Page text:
Steve Taylor is coach of the Novice Milton AE Winterhawks, a team that has shown all good things in hockey are not necessarily reflected by the number under the win column.
"We're in a dogfight for sixth place but our big thing is our kids are having fun. Our big thing is that our kids are all about helping other people," Taylor said, yesterday. His team has won The Future Team Canada Contest.
It is sponsored by Hockey Canada and the Wayne Gretzky Foundation: One winning team is selected for each province based on an essay written by the team on team spirit and chronicling what the players, coaches and parents have done in the community. The Winterhawks have been busy. There was a Christmas food drive, bottle drives, they sponsored an eight-year-old player through the Halton Women's Centre. When a player on the team lost his father the parents got together and organized a car pool to help his mother.
"Everything isn't based on just winning. For Canadians hockey is a way of life. But it's more than just playing the game. That's the type of values we've tried to instill in the boys," Taylor said.
The contest awarded each of the provincial winners with sticks, hockey bags, gloves and $1,000 toward ice time. But, Taylor said, "the prizes were secondary. The looks on their faces when they found out they'd won this award was priceless enough."
HOLD THE SUGAR
Tim Hortons, the chain that owns 2,800 doughnut franchises in the U.S. and Canada, has declared a truce in a food fight. Last year, attorneys for the company suggested that Bassmaster Elite Series former Angler Of The Year, Tim Horton, stop using his name to promote his products or face a lawsuit.
"It's almost comical; I can't believe it. I told them in 1972 my mother didn't have a clue what Tim Hortons was when she named me," Horton said.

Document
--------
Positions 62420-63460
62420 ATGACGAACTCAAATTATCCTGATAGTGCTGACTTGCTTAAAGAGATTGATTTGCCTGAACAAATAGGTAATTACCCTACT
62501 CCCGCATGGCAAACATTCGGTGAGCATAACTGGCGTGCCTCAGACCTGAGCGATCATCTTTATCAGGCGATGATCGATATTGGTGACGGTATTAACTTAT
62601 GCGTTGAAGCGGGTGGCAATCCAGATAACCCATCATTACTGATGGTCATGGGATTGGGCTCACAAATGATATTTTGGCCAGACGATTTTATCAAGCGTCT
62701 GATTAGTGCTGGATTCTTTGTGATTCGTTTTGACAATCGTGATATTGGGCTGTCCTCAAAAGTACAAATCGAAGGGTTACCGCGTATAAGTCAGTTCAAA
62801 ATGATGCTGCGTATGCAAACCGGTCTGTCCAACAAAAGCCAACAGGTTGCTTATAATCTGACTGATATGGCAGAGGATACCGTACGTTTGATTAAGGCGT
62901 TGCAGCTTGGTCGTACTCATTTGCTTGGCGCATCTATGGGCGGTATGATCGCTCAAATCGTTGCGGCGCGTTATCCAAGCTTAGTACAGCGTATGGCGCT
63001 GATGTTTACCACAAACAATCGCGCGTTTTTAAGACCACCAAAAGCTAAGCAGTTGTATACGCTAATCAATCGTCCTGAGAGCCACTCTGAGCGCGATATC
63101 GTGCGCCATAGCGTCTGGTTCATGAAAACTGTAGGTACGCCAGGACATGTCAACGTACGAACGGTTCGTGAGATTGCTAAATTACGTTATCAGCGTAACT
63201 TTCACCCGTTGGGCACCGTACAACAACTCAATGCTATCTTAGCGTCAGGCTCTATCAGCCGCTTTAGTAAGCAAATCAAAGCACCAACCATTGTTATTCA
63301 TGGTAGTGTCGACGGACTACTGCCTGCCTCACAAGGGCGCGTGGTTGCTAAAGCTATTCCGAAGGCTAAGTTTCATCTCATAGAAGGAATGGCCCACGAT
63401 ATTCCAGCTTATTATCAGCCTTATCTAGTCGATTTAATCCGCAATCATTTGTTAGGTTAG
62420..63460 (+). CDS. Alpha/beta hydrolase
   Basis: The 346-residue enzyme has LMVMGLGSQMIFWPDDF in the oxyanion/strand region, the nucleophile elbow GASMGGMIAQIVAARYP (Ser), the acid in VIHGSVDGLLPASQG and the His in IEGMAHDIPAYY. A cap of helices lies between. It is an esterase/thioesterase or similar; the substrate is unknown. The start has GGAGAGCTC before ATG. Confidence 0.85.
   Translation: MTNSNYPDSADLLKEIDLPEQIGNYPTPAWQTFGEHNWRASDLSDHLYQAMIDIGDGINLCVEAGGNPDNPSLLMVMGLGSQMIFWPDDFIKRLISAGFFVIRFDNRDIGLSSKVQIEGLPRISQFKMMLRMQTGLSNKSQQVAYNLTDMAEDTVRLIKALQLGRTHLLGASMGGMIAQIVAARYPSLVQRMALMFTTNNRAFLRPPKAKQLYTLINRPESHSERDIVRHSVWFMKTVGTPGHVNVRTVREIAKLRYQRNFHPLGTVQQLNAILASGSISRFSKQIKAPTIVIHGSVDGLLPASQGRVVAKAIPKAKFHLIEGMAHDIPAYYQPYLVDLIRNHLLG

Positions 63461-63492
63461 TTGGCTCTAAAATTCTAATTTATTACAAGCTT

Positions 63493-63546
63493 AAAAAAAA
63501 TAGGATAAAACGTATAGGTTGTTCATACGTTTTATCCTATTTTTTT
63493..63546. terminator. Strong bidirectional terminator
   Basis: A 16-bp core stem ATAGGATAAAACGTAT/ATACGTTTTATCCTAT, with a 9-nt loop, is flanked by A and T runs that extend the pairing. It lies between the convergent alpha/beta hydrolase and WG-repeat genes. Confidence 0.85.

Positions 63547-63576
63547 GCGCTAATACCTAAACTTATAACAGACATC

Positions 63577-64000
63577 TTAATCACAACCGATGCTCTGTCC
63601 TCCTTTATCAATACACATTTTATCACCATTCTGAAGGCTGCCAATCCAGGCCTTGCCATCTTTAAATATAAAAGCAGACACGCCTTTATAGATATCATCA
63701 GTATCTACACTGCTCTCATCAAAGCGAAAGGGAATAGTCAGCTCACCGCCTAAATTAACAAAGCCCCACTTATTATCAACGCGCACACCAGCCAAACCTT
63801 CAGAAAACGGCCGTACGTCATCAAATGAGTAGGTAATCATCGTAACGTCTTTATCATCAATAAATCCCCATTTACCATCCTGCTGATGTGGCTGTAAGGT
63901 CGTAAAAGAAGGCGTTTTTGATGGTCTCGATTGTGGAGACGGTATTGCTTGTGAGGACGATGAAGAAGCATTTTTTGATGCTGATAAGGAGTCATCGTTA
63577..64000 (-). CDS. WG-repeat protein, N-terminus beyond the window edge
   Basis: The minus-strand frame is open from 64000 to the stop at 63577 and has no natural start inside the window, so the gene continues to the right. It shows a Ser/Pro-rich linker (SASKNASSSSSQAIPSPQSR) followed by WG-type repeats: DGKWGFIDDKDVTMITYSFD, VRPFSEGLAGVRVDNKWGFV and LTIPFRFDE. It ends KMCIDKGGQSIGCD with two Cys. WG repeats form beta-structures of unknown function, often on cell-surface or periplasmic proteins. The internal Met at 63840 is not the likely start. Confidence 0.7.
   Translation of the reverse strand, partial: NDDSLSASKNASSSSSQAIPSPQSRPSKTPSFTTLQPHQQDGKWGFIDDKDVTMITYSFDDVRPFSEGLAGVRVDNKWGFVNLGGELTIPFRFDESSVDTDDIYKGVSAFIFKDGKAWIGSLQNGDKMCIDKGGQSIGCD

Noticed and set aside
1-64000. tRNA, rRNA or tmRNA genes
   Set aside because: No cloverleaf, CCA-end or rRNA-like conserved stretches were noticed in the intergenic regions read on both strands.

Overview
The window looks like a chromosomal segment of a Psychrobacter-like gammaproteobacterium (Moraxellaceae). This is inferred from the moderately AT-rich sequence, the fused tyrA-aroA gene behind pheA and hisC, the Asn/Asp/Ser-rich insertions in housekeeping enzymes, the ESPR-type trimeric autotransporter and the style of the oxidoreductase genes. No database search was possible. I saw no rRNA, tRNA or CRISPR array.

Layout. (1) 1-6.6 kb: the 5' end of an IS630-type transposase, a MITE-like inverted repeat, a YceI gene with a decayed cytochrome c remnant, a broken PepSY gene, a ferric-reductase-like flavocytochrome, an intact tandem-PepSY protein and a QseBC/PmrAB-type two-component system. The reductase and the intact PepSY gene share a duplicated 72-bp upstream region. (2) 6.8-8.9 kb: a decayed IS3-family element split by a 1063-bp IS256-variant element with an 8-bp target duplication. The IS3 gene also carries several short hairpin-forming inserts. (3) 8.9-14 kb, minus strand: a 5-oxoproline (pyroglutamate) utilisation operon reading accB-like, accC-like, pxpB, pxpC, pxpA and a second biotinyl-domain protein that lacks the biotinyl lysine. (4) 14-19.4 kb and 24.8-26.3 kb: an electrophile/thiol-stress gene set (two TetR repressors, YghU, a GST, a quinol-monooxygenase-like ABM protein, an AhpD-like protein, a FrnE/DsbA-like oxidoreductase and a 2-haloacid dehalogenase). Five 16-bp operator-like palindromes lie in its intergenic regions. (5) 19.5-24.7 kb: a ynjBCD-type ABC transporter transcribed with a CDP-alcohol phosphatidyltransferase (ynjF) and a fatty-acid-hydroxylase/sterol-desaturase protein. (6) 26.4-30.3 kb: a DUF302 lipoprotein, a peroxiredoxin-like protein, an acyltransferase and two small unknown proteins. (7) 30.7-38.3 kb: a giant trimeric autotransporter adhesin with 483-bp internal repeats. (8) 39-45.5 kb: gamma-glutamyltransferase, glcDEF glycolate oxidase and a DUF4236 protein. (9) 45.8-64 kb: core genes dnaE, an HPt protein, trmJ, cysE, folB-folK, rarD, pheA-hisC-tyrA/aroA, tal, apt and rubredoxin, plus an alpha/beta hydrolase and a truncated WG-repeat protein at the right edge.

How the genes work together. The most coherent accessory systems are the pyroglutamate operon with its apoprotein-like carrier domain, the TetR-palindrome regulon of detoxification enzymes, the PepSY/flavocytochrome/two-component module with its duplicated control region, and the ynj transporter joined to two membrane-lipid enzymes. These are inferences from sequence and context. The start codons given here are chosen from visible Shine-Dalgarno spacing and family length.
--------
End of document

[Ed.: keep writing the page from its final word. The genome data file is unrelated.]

But, there he was -- like a fish out of water.
The conflict emerged last year when Horton registered his name and the number "1" with the U.S. Patent Office for a trademark. The coffee company's attorneys, looking a lot more like corporate meanies than jolly bakers, told him he couldn't sell his DVDs, lures and T-shirts with his own name on them.
Anyway, Horton, who knows a bit about going on fishing expeditions, offered to change his name to Timmy. The company's attorneys informed him they had that name registered, too. This prompted the company to become known by some other names, too. None apparently, that are registered or repeatable in polite company -- or, even a newspaper.
Seems, more than a few doughheads may have missed hooking on to one glorious marketing opportunity here. Instead of fighting with Horton maybe they should've just offered him a double-double and signed him up to do promotional work. This could've been the best match since doughnuts met coffee.
Instead, this week, the company's public affairs department, announced they're going to let Horton use his own name to endorse any type of product except foods that are sold by the company. Very sporting of 'em, eh?
It would serve them right if Horton found a corporate sponsor and still changed his name. You know, to something like Star Buck. Very Hollywood.
BITS 'N' BITS
Toronto FC coach Mo Johnston laughed off the idea of being able to sign a player like Calgary's Owen Hargreaves last autumn, citing the MLS salary cap of about $2 million US. Evidently he can't add and subtract as well as the L.A. Galaxy, who figured out how to make David Beckham and $250 million equal $400,000 under the cap. Must be the new math ... Bryan McCabe was mic'd and one of his comments as he sat on the bench during Thursday's game in Buffalo was: "Minute left boys, play smart." Toronto Sun reporter Jack Boland, somewhere between the chicken wing and blue cheese, is heard saying: "So, how does the old saying go: 'Do as I say; not as I play.' " But it was probably just the beer talking.
SMART 'N' SASSY
Reggie Hayes of the Fort Wayne (Ind.) News-Sentinel, on Cowboys quarterback Tony Romo dating former American Idol Carrie Underwood: "Skeptics wonder if he'll be able to hold on to her for long."